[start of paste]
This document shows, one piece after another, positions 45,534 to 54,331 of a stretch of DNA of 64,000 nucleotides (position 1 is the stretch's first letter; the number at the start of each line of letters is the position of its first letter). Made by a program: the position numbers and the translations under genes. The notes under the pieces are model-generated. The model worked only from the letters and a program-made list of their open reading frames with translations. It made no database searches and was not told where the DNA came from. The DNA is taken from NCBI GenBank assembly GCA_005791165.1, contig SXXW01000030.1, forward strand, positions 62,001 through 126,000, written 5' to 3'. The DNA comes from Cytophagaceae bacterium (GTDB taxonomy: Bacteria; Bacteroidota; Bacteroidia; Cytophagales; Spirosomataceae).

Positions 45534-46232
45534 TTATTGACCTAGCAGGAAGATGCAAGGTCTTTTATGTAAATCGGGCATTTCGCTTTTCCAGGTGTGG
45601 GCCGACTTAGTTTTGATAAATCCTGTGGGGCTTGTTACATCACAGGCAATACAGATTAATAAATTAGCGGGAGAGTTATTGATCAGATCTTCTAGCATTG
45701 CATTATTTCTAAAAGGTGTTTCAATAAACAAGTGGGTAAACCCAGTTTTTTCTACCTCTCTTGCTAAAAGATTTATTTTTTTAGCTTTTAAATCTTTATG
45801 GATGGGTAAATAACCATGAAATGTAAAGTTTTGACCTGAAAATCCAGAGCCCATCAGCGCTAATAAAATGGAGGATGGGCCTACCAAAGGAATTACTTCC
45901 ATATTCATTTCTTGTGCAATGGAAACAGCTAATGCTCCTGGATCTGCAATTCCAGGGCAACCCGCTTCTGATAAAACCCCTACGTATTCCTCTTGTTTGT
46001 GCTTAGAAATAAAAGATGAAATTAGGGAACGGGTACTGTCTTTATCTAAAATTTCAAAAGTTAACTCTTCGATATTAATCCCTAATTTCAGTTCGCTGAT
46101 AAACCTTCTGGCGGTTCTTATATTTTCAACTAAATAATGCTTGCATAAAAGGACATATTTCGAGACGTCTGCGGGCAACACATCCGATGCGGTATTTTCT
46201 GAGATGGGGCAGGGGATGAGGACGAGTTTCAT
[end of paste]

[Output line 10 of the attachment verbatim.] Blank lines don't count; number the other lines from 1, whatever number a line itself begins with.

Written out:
46201 GAGATGGGGCAGGGGATGAGGACGAGTTTCAT